I dunno it sort of made me laugh. I think that guy in the cartoon hates my books, especially the ones with big words in them, and probably almost all the other books ever written. It's good to laugh at haters and be done with it. After all, apologizing to them doesn't work.

03 Nov 2012

That is true..

03 Nov 2012

It is a good one and beautifully done, but it's putting too much blame on the USA, so I have some constructive criticism.

The summary is that the surplus is not anywhere as great as is imagined by the cartoonist, and the 50M working people here, who might have a few dollars left at the end of the month, can not bear the additional cost to generate the true anount of surplus necessary to feed a continent, plus all of the lesser costs like shipment, taxes, fees, and then they have no way to get the food past the corrupt and internally unstable foreign governments to the people in actual need.

People in the USA are some of the most generous, and sure it is because we usually have enough. But if the benefit given away for free to others is not seen as enough, then it is not always our fault in the USA for that. People donate what they can afford, what is left after theor own families have food and shelter. I am not married and have no children, so I have a little extra, and I have given perhaps $5K a year to the poor, some goes out of the USA. - But I am the unusual case. It's very hard for any family in this rotten economy which has been getting worse the last few years. Families have lost thier homes and jobs. There are no open jobs here, except very low-pay ones, and those places will rather hire a 20 year old than a 40 year old with a family. Most families can't just cough up $100 a week to dispose of ($300B is what I have read it would cost to feed and medicine Africa for a year). Nutrition businesses can't afford the real costs of generating so much more produce and not recovering the cost of that.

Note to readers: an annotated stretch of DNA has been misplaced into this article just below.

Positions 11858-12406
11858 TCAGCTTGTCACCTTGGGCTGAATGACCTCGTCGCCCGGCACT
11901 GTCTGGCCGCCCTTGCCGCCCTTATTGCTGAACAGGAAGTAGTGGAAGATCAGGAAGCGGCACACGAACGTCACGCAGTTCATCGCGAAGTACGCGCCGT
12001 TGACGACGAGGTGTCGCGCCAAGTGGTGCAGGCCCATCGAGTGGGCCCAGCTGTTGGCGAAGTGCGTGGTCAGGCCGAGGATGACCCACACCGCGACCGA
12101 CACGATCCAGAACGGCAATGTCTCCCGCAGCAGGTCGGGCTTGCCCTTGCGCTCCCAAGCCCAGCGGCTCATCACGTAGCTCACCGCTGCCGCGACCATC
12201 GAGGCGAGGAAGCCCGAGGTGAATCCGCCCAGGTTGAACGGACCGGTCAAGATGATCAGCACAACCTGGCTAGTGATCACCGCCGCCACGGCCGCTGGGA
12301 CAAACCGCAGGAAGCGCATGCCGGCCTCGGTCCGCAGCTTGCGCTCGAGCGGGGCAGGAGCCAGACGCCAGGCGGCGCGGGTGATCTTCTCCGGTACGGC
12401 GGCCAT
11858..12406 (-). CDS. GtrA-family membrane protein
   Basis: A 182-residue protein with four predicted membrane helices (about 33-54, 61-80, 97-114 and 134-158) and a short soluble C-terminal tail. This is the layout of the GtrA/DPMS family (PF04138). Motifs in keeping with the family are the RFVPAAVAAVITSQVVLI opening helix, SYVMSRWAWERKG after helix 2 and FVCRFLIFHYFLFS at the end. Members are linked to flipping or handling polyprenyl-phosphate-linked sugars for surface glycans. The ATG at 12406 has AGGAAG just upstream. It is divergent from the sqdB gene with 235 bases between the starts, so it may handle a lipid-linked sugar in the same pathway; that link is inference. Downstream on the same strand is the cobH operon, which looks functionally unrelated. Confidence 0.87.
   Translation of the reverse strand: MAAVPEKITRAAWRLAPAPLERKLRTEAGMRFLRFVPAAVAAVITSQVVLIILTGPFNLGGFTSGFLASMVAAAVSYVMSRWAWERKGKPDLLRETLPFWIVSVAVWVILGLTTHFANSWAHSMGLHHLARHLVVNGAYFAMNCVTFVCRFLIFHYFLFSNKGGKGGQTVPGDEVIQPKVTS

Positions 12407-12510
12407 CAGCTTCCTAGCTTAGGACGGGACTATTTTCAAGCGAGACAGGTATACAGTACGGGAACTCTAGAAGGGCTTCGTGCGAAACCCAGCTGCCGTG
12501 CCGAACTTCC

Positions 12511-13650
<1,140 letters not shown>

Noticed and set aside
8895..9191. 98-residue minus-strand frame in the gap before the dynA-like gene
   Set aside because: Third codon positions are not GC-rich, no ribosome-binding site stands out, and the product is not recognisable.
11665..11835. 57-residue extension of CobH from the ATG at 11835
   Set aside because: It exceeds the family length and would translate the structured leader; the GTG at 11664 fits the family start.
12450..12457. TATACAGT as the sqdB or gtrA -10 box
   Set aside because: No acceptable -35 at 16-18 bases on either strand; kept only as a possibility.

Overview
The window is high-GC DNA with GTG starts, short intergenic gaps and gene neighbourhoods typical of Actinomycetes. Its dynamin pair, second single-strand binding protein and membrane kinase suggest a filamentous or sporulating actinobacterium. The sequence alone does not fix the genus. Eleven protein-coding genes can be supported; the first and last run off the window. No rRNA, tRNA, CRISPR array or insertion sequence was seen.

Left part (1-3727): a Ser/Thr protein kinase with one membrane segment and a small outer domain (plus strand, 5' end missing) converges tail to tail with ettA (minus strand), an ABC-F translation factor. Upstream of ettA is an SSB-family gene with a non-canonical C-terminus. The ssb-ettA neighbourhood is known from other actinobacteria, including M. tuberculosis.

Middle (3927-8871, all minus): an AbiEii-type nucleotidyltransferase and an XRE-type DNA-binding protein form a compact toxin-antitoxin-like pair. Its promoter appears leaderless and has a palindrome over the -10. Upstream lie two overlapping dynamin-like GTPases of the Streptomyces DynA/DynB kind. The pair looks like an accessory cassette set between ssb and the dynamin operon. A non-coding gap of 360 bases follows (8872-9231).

What others around the world do and how much they in other countries give to prevent African starvation, is completely up to them, but I do not think of them as wasting a giant surplus because such surplusses do not exist anyhwhere. Not today. Others are mistaken to consider the USA in that manner without first looking in the mirror.

If people globally are really serious about ending Africa starvation and want to earn the right to point fingers at others, then it should be a truly global effort, based on per-capita monetary income and GDP, every nation must participate and have a stake in the results. It must be result-oriented. I will say this: just providing food won't fix anything. The place needs to have some kind of industry so the people can begin to generate their own personal or family wealth without oppressive government interference and free from mauraders, or it is doomed.

This is my opinion, I can certainly observe the cartoon and say it without guilt.

03 Nov 2012

If I sit at home in Texas, and do not look too closely, I see Mexico in the plumbing! The truth is sometimes painful.

29 Sep 2012